In 2016, I worked on a presidential campaign. The best way to describe work on a campaign is that it’s basically the highest-pressure, fastest-scaling, most-watched startup environment you can imagine. Political organizing is a lot like working on a high-velocity field sales team: extremely metrics-driven, really grueling, and highly iterative.
Mine was a typical story — I was amongst the top individual contributors in the region, so I was given an opportunity to lead. I quickly discovered, as so many have before me, that overseeing 10 people required very different skillsets than the ones I had been employing to date.
My job was to work alongside another manager to support 10 organizers (all working 100-hour weeks) to help them hit their weekly goals. It was really hard. Looking back, I see now that I spent way too much time in my spreadsheets, desperately trying to figure out what was going on, and praying that I wasn’t missing anything important. Trying to use the data we had - which was often outdated and always difficult to access - to make real-time decisions and give the team the feedback they needed to be effective. But all that time in spreadsheets was time I wasn’t spending on the most important work: coaching team members individually, sitting in on their calls, understanding their personal motivations and helping them stay inspired so they could do their best work. And I wasn’t alone in my struggles - everyone in my position was operating slightly differently, to varying levels of success.
I see now that my approach was a disservice to my team. What value could we have unlocked if they had been given the data, insights, and clarity to actually take control of their own performance?
What if I not only had better tools, but those tools gave me the confidence to shift my mindset about the capabilities of my team, and what it meant to be a good manager? Or if I could actually get feedback on my performance as a manager, spending less time reinventing the wheel? It would have made a big difference for me.
In the years since, after talking with hundreds of managers, I’ve come to realize that this experience wasn’t unique at all. It had nothing to do with being on a political campaign, and everything to do with the very real challenges managers are facing today. With greater ability to measure everything we do, better access to data, and the expectation to move faster all the time, we’re asking more of our managers than we ever have. But what have we done to actually help them succeed?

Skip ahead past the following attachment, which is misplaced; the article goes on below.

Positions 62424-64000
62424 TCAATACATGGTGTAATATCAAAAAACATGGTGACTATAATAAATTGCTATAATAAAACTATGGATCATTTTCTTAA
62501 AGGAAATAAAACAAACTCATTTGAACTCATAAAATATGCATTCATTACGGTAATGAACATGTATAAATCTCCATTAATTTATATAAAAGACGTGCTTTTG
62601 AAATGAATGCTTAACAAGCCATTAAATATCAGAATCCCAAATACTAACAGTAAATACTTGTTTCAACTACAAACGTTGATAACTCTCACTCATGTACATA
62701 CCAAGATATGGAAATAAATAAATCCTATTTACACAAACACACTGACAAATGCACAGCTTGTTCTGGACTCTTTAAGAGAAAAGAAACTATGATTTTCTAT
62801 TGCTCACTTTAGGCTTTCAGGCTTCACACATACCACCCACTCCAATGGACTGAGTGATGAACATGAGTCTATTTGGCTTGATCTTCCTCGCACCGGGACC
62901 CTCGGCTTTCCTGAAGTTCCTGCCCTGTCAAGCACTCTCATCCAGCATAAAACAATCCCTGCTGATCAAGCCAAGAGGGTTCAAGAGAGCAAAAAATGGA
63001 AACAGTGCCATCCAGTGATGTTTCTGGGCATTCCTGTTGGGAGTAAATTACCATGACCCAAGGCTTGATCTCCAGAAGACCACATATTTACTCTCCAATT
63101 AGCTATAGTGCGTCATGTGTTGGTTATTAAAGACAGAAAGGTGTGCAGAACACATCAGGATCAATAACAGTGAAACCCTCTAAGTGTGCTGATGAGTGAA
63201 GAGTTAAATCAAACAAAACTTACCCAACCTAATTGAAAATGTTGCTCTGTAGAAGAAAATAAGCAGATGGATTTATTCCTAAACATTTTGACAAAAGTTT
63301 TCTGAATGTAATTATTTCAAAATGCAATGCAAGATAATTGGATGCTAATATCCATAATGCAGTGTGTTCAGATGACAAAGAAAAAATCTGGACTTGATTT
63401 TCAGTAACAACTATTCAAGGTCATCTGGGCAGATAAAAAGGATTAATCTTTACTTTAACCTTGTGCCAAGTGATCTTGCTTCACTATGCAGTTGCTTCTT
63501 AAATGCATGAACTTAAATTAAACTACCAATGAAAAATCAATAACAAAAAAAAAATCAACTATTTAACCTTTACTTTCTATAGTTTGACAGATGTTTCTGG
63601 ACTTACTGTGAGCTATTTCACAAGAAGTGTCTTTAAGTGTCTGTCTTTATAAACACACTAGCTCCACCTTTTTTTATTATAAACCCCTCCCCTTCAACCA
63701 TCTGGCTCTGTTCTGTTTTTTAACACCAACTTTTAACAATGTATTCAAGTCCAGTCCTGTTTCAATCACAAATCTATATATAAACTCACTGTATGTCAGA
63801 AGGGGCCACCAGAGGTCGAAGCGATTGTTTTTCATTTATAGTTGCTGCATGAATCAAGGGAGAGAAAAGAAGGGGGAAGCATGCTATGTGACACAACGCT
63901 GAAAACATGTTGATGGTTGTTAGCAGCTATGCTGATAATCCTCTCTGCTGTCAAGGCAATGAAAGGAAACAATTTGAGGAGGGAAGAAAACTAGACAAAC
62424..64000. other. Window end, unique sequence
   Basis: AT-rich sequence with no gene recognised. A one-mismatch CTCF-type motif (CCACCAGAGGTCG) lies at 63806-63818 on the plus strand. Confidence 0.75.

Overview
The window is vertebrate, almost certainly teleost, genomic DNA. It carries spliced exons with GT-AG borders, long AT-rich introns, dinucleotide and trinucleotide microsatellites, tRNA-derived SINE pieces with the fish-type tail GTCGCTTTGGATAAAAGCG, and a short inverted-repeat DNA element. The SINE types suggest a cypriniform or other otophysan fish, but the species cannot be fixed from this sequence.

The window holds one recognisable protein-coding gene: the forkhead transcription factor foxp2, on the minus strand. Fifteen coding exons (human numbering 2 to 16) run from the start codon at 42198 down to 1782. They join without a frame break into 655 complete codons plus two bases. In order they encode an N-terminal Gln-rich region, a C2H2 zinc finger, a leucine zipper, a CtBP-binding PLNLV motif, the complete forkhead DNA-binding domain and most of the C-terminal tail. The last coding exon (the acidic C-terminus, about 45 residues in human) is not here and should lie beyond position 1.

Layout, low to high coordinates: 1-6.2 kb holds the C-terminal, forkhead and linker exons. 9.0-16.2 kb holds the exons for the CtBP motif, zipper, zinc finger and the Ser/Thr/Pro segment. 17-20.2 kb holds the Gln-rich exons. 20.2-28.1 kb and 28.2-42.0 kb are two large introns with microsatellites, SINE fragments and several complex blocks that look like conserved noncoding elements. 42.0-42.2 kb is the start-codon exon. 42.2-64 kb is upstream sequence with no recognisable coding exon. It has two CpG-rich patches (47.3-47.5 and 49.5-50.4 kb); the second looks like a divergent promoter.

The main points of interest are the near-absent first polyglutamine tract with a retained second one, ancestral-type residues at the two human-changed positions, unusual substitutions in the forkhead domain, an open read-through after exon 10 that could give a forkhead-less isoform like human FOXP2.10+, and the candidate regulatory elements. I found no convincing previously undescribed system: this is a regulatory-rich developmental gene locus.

These challenges are only amplified by the craziness of a global pandemic. For the people who have been able to continue their work remotely under COVID-19, we’ve asked a lot of them. I believe that in a post-Corona world, we will have learned that we can expect great things from people if we give them the tools to be successful. We will expect people to come back to the office (if they do) with a greater capacity for self-management. We will expect managers to spend more time on high-value activities that actually drive success.
Ultimately, I believe that empowering great management - whether that’s managing yourself, a team, or an organization of thousands - is the best way to maximize everyone’s potential. And that’s why I joined Pathlight. Our vision is that empowering management not only helps everyone operate at their professional best, but creates a powerful new lever to help organizations hit their goals faster.
Building this solution is what I’ve been working on with a remarkable team over the last few years, and we’ve been really excited to share the first step in our journey.
Pathlight is now available to all customer-facing teams! Message me if you’re interested in learning more - I’d love to chat.